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What CJ said?
Some ministers and leaders of the ruling party have been accusing Chief Justice Surendra Kumar Sinha of undermining Bangabandhu Sheikh Mujibur Rahman through some remarks in the 16th constitutional amendment case verdict.
Read from the verdict what the chief justice said.
“So far as the constitution of the People’s Republic of Bangladesh is concerned, I have already mentioned the historical background of our constitution and the preamble which aptly contains the reflection of the spirit of the national liberation struggle and the sacrifice of the lives of the people. In the preamble it is stated; ‘We, the people of Bangladesh, having proclaimed our independence …. through a historic struggle established independent, sovereign ….. which inspired our heroic people to dedicate themselves to and our brave martyrs to sacrifice lives in, the liberation struggle.’
In the preamble it also indicated the future principles of the State that ‘through a democratic process a socialist society, free from exploitation – a society in which the rule of law, fundamental human rights and freedom, equality and justice, political, economic and social dignity, will be secured for all citizens.’ (emphasis supplied) It was also declared to safeguard, protect and defend the constitution and maintain the supremacy as the embodiment of the will of the people of Bangladesh so that we may prosper in freedom.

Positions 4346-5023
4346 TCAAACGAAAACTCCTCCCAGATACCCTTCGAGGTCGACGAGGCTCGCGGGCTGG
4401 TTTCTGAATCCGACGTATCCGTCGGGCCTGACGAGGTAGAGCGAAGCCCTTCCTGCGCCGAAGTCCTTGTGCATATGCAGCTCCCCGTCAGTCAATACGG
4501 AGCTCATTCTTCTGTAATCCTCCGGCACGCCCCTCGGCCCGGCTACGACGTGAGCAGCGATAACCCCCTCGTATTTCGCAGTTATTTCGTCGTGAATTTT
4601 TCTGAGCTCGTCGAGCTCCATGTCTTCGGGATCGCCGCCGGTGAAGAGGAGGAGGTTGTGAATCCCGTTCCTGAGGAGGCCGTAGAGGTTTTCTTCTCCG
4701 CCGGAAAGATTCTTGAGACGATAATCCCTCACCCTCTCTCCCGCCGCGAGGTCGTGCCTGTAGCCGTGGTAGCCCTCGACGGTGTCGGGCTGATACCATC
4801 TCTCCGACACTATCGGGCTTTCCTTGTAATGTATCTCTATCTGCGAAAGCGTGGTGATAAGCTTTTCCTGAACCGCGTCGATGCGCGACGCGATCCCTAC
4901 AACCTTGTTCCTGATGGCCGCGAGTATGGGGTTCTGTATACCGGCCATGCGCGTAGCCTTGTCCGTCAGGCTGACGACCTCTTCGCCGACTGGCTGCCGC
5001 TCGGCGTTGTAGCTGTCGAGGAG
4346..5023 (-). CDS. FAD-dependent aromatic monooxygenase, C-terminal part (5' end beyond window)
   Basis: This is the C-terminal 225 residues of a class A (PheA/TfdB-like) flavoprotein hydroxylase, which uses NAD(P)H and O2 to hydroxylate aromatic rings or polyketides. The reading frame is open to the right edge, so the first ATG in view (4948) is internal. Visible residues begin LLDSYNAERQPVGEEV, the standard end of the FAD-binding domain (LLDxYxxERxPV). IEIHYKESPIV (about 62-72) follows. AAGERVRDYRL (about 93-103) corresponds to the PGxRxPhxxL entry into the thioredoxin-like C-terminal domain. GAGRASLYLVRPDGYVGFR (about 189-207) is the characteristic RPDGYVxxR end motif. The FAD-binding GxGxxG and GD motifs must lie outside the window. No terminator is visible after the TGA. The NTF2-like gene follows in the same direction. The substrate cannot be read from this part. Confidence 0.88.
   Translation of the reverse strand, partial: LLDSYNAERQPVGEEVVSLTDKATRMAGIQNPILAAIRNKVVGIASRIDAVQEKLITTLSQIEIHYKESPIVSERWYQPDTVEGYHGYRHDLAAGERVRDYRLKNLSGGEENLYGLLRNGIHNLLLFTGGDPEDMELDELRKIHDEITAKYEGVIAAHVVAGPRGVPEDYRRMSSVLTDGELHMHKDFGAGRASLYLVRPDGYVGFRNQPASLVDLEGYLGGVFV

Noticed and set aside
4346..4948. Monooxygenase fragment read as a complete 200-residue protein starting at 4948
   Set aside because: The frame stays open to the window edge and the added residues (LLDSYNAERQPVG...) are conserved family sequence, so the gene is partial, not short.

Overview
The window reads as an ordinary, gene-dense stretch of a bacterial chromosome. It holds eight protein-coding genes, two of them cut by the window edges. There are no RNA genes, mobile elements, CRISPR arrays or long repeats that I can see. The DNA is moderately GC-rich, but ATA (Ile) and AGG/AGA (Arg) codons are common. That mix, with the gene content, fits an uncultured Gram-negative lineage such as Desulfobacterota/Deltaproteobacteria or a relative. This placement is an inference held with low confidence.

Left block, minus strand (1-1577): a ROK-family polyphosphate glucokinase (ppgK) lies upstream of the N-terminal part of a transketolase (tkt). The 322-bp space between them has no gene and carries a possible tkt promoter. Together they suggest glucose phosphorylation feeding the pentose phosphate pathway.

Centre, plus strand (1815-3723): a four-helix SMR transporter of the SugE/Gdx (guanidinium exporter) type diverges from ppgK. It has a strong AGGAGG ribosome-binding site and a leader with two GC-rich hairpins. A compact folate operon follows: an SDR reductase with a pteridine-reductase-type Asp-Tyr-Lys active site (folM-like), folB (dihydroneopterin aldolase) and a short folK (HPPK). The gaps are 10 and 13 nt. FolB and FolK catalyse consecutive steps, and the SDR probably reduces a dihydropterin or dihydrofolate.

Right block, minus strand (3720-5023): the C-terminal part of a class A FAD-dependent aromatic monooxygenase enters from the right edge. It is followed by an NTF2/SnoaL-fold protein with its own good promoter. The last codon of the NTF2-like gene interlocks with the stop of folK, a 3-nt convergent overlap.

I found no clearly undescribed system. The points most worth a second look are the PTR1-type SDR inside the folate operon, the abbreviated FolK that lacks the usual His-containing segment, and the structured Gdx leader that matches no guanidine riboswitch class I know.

This preamble is completely different from those of other countries. I mentioned earlier that there is a bit similarity as regards the independence of our county with USA. Though in the preamble we notice the expression ‘We the people’ in other constitutions as well, but the connotation and denotation of the word ‘We’ is not same in all documents.
of American independence was also achieved by sacrifice of lives, but in that preamble no such details have been mentioned as in ours. It simply mentioned “we, the people of the United States, in order to form a more perfect union, establish justice, insure, domestic tranquility, provide for the common defence, promote the general welfare, and secure the blessings of Liberty to ourselves and our Prosperity, do ordain and establish this Constitution for the United States of America.
The first word of the first sentence of the preamble of our constitution of the People’s Republic of Bangladesh is “WE”. The strength of a nation lies in this word and spirit of “WE”. This ‘weness’ is the key to nation building. A community remains a community unless all those who belong to the community can assimilate themselves in this mysterious chemistry of ‘weness’, the moment they are elevated to this stage they become a ‘nation’. And our Founding Fathers very rightfully understood, realized and recognised this quintessential element of nation building and this is why they wrote the first sentence of the constitution “We, the people of Bangladesh, having proclaimed our independence on the 26th day of March, 1971 and, through a historic struggle for national liberation, established the independent, sovereign People’s Republic of Bangladesh.”
These words mean that people are the source of all supreme power; People are the true achiever of the sovereignty and hence the constitution. The members of the Constituent Assembly were all people’s representatives. The preamble, therefore, indicates that the legal basis of our constitution is the people-the ultimate source of all power.